Scott Jaschik

Scott Jaschik, Editor, is one of the three founders of Inside Higher Ed. With Doug Lederman, he leads the editorial operations of Inside Higher Ed, overseeing news content, opinion pieces, career advice, blogs and other features. Scott is a leading voice on higher education issues, quoted regularly in publications nationwide, and publishing articles on colleges in publications such as The New York Times, The Boston Globe, The Washington Post, Salon, and elsewhere. He has been a judge or screener for the National Magazine Awards, the Online Journalism Awards, the Folio Editorial Excellence Awards, and the Education Writers Association Awards. Scott served as a mentor in the community college fellowship program of the Hechinger Institute on Education and the Media, of Teachers College, Columbia University. He is a member of the board of the Education Writers Association. From 1999-2003, Scott was editor of The Chronicle of Higher Education. Scott grew up in Rochester, N.Y., and graduated from Cornell University in 1985. He lives in Washington.

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Most Recent Articles

May 24, 2012
Harvard University's alumni association is apologizing for including submissions from the Unabomber, Ted Kaczynski, in the directory for the 50th reunion for the Class of 1962, of which he is a member. The Associated Press reported that the association has said that it regrets "any distress that it may have caused others" to have included the entries, in which Kaczynski describes his occupation as "prisoner" and his awards as "eight life sentences."
May 24, 2012
In today’s Academic Minute, Michael Gottfried of Michigan State University reveals advances in our understanding of Africa’s Great Rift Valley and the implications for the study of human evolution. Learn more about the Academic Minute here.  
May 24, 2012
NLRB request suggests push to reconsider the landmark decision that effectively killed unionization of private college faculty members.
May 24, 2012
Many scholars complain that trade books use their work without credit. Here's a case of someone who found that going public with his complaint resulted in acknowledgment of his work.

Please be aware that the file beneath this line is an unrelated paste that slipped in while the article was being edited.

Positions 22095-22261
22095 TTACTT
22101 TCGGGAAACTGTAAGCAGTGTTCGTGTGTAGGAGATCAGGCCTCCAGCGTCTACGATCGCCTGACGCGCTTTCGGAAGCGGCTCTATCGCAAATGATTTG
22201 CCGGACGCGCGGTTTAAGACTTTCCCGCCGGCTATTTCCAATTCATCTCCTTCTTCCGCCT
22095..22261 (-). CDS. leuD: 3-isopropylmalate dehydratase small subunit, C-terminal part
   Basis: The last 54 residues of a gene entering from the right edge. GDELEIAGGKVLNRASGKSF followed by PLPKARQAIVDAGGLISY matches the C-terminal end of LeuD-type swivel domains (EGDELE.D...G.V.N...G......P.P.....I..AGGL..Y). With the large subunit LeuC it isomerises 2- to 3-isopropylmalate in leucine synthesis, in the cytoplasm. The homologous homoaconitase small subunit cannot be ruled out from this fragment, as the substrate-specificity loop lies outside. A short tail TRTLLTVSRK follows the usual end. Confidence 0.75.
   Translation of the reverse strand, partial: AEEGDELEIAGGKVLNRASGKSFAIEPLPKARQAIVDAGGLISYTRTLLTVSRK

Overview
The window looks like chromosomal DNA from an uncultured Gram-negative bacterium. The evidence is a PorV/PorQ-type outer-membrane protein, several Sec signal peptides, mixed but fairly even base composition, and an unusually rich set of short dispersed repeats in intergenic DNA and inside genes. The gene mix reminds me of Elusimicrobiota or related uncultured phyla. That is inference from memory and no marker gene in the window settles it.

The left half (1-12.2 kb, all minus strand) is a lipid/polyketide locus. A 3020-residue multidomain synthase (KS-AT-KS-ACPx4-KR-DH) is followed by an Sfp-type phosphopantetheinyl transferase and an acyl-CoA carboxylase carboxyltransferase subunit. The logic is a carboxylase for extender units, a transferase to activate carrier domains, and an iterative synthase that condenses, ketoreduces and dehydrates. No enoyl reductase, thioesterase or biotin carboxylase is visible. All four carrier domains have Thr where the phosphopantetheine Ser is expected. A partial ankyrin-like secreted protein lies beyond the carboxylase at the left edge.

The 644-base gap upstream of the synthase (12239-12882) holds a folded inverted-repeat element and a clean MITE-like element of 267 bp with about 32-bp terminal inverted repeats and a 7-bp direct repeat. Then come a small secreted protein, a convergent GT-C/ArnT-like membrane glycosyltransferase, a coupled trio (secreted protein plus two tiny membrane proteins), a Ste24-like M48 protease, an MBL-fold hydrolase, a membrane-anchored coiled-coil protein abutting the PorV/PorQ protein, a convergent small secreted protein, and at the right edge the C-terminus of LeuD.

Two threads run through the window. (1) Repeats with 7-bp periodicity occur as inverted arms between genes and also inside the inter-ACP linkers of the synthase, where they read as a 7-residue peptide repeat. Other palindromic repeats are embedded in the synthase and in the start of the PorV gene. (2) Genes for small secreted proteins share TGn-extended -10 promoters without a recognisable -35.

May 24, 2012
Lon Morris College, a private, two-year institution in Texas, has placed all but 11 employees on furloughs, KLTV reported. Miles McCall, the president, has resigned. College officials said that they have called off the two summer sessions that had been planned. Consultants will work this summer on a plan to restore the college to financial health. Employees have also been told that the college stopped paying for health insurance, so they should expect termination of their insurance soon.
May 24, 2012
The Association of Public and Land-grant Universities and the State Higher Education Executive Officers have created a panel to study the regulation of distance education. The commission will be led by Richard W. Riley, the former secretary of education.
May 23, 2012
The Supreme Judicial Court in Massachusetts on Tuesday sided with Regis College in a dispute over its plans to build a retirement community, The Boston Globe reported. Massachusetts law gives leeway on zoning rules to educational institutions, but the town of Weston has argued that the planned retirement community should be viewed primarily as residential, not educational.
May 23, 2012
Students who don't learn civics -- starting at young ages -- are less likely to grow up to be students and citizens who vote and who volunteer, says a report being issued today by the Educational Testing Service. The report urges an increased emphasis on civic education at all levels of education, and urges colleges to look for ways to encourage their students to vote and to participate in public life.  

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